Case of the Day: In re Application of Kazakhstan

The case of the day is In re Application of Republic of Kazakhstan (S.D.N.Y. 2015). I love this case, because it raises one of my favorite issues under § 1782. In 2013, an arbitral tribunal in Sweden awarded Anatolie Stati and related parties $199 million against Kazakhstan on account of the illegal seizure of a gas plant. Kazakhstan brought an action to set aside the award in the Swedish courts, and it sought leave in New York to take discovery from Clyde & Co., which had acted as counsel for third parties in other arbitrations where the value of the gas plant was at issue. Kazakhstan’s hope was that it would find evidence that Stati had used a lower valuation for the plant in those arbitrations than it used in the arbitration against Kazakhstan.

Judge Wood granted the application for leave to take discovery, and Stati sought to vacate the order and quash the subpoena that had issued. The question of interest was whether Kazakhstan could properly bring a § 1782 application. The statute provides:

The district court of the district in which a person resides or is found may order him to give his testimony or statement or to produce a document or other thing for use in a proceeding in a foreign or international tribunal, including criminal investigations conducted before formal accusation. The order may be made pursuant to a letter rogatory issued, or request made, by a foreign or international tribunal or upon the application of any interested person and may direct that the testimony or statement be given, or the document or other thing be produced, before a person appointed by the court.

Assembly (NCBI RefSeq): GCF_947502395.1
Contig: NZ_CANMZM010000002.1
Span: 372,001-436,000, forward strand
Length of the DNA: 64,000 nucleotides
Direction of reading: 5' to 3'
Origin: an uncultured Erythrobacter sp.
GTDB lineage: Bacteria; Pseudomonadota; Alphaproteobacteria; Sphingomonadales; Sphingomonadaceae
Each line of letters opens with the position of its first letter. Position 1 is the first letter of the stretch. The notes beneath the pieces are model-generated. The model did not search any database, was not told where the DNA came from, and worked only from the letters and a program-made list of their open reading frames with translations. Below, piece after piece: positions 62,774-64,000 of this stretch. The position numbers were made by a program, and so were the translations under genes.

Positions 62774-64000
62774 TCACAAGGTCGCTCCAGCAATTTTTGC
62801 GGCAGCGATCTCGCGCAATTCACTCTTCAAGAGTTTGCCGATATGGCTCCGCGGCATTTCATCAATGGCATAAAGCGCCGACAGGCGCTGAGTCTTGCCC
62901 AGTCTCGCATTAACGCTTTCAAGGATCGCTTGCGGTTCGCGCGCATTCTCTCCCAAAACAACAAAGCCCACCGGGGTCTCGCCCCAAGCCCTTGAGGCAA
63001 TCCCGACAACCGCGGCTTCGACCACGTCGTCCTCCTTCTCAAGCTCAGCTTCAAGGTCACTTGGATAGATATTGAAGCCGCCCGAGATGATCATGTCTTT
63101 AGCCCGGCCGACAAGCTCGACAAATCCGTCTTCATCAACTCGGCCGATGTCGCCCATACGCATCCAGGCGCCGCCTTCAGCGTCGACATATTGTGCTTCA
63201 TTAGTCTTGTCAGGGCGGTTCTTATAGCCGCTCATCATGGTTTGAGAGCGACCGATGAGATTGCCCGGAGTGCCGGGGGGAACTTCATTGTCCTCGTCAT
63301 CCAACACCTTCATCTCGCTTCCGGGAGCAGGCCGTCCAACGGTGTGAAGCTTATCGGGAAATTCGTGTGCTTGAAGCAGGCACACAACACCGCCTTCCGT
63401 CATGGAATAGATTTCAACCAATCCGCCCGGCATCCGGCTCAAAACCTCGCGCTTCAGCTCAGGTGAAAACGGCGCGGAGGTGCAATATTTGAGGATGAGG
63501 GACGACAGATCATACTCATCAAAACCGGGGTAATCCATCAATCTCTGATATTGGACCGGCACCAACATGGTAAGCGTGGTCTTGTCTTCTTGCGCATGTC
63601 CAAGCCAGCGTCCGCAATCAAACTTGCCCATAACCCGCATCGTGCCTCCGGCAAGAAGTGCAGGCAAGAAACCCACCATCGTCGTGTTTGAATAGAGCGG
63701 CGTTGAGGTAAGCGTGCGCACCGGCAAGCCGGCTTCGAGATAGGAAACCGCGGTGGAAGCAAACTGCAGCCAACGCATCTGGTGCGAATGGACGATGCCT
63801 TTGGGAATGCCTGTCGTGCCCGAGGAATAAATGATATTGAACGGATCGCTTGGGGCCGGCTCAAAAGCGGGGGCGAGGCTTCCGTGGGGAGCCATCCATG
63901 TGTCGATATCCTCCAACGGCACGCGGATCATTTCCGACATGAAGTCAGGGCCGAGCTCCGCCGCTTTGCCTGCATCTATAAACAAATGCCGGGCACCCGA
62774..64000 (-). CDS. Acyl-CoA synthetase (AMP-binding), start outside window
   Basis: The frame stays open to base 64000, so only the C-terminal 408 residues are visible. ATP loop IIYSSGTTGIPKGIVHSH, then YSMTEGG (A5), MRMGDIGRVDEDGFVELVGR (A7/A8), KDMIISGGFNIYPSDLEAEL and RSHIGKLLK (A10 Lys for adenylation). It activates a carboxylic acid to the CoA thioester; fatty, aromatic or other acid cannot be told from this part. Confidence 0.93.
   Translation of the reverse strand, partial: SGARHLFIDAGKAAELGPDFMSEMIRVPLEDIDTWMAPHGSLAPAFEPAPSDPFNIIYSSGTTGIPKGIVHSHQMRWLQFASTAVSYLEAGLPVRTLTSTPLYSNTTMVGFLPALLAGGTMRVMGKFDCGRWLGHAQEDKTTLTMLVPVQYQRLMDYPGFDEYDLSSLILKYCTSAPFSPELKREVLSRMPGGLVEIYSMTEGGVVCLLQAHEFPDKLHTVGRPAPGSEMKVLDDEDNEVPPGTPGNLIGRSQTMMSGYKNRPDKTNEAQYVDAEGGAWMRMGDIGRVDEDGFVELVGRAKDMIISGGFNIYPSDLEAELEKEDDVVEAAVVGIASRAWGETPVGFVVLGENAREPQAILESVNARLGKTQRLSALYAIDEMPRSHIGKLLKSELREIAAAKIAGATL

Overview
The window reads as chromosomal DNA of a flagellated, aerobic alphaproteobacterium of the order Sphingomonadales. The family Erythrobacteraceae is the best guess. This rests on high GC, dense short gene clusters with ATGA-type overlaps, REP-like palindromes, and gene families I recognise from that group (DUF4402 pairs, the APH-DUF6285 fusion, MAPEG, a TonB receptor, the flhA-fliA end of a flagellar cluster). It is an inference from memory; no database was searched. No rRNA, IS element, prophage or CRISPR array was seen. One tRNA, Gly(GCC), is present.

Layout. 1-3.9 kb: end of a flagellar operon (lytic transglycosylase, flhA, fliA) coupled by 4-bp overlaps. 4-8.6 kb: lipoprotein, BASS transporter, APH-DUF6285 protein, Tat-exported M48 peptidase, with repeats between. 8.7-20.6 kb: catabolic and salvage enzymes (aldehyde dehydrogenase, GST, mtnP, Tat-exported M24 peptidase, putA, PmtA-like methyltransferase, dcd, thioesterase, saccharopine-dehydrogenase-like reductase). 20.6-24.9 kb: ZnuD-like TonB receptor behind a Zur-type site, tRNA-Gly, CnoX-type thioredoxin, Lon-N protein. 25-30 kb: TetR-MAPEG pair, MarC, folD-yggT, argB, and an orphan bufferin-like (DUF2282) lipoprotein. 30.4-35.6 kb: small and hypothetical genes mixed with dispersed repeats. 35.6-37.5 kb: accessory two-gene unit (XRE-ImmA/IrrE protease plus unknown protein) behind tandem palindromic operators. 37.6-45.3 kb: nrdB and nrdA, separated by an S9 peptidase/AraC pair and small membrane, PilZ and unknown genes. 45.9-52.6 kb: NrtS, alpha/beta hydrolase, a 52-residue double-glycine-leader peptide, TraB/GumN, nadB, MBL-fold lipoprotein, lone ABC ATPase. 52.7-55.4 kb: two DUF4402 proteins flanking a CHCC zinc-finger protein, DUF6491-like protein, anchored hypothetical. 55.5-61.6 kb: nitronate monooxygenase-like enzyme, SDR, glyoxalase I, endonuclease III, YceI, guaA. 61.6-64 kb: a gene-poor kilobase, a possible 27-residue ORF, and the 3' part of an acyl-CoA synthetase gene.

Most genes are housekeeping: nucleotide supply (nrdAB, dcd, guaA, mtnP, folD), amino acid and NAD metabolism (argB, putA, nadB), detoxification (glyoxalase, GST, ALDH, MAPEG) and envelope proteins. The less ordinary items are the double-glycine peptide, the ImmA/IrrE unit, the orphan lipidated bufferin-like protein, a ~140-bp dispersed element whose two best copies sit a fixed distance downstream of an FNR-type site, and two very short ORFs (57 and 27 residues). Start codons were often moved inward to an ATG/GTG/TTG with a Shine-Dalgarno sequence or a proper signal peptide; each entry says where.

Now, it’s pretty well-established that a foreign state is not an “person” from whom discovery can be taken under § 1782, because in general, the word “person” in a statute does not include sovereigns. Al Fayed v. CIA, 229 F.3d 272 (D.C. Cir. 2000). So I have suggested that a foreign state should not be an “interested person” who can bring an application for discovery:

The same considerations that apply when determining whether the target is a person … should apply when determining whether the applicant is a person. One implication of this is that a foreign state may not be a “person” entitled to apply for judicial assistance under the statute. Courts have sometimes permitted foreign states to seek and obtain judicial assistance under the statute where the foreign state did not proceed under the Hague Evidence Convention, a mutual legal assistance treaty, or some other treaty mechanism. See, e.g., Republic of Ecuador v. Bjorkman, 801 F. Supp. 2d 1121 (D. Colo. 2011), aff’d, No. 11-cv-01470-WYD-MEH, 2011 WL 5439681 (D. Colo. Nov. 9, 2011). But Al Fayed v. CIA, the case that established that the United States is not a person for purposes of the statue, seems to apply with equal force to any sovereign: “More generally, the Court has repeatedly held that the word ‘person’ in a statute does not include a sovereign government absent affirmative evidence of such an inclusory intent.” Al Fayed v. CIA, 229 F.3d 272, 274 (D.C. Cir. 2000). The rule applies even when the sovereign is a plaintiff seeking relief rather than a defendant or respondent asserting immunity from a court’s jurisdiction: